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Plant Profile: Indian Shot (Canna indica)

 Indian shot is a herbaceous perennial and a member of the Cannaeceae family that is most closely related to ginger, banana, and bird of paradise.  It is native to the West Indies and tropical American,  maybe including areas in the South, where it grows in moist areas such as wetland edges and along stream banks.  Plants grow 3-6′ tall from a rhizomatous rootstock and have fleshy, stout unbranched stems sheathed by leaves that are bronze to green and up to 20″ long and 8″ wide.  The  2-3″ wide flowers appear in late summer in stiffly erect terminal racemes and are are red, or sometimes red and yellow, and sometimes with spots. The  flowers give way to papery seed capsules filled with black round or egg shaped seeds that resemble shot gun pellets,  hence the common name. The generic name Canna comes from the Greek word kanna meaning reed.  The specific epithet, indica, refers to the India or the West Indies, the latter being an original home of the plant.  The roots of indian shot have been a source of food in the Americas for thousands of year.  The plants are a good choice for containers and tropical gardens.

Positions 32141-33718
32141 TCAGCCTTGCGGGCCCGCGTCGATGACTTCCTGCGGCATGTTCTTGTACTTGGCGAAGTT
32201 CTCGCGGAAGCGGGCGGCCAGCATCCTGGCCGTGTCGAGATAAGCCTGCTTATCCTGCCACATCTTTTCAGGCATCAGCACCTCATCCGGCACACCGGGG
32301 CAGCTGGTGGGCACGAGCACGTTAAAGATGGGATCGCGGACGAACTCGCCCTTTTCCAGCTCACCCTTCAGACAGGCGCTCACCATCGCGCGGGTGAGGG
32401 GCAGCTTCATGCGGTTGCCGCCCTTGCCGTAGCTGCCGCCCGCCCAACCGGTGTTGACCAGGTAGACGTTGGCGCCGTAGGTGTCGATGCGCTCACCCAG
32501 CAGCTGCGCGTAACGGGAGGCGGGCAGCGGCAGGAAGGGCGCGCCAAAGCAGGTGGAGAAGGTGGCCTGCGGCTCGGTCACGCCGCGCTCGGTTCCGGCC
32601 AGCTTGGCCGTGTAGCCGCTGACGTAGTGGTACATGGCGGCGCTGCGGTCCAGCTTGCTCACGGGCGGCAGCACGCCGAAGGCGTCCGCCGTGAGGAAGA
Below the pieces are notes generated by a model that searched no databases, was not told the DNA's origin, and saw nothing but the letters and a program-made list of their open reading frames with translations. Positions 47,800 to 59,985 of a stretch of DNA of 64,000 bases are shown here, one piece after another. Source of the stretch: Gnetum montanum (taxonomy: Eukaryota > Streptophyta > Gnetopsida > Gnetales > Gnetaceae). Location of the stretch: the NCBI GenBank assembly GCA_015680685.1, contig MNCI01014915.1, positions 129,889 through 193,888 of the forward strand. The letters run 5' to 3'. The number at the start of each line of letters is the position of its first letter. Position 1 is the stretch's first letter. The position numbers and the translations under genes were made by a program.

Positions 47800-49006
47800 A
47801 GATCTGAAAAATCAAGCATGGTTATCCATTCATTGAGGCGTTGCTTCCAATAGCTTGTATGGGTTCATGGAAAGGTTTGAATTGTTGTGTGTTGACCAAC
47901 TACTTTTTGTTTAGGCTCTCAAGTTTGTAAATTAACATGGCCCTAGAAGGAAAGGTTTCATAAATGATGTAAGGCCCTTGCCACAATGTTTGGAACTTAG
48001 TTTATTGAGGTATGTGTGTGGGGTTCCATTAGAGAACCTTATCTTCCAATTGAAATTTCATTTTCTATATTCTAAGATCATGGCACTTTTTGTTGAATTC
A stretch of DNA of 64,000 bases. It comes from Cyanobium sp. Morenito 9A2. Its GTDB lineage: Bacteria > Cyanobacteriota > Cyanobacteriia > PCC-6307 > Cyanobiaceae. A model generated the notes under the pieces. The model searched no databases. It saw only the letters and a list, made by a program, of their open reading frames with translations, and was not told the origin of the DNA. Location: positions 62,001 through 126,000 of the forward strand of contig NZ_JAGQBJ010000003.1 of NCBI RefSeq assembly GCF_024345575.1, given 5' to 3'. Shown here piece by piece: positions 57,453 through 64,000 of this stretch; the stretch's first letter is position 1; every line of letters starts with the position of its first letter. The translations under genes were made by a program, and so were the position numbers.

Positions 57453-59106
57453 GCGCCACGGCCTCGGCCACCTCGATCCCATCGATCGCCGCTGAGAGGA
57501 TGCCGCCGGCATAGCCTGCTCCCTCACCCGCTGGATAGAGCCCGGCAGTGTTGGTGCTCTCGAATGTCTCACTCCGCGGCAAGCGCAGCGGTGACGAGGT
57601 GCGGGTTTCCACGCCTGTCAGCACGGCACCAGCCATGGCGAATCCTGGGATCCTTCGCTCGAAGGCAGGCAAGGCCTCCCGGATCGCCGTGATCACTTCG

Type: Herbaceous perennial

Bloom: Red, or red and yellow, sometimes speckled flowers in late summer

Size: 3-6′ H x 2-3′ W

Light:Full sun

Soil:Fertile, moist, well-drained

Hardiness: Zones 8-10

Care: Deadhead, fertilize

Pests and Diseases: Slugs

Propagation: Division, seed

Companion Plants:Gunnera, elephant ear, hibiscus

Outstanding Selections: ‘Purpurea’ (purple flushed leaves)

 

Photo Credit: Muhammad Mahdi Karim Wikipedia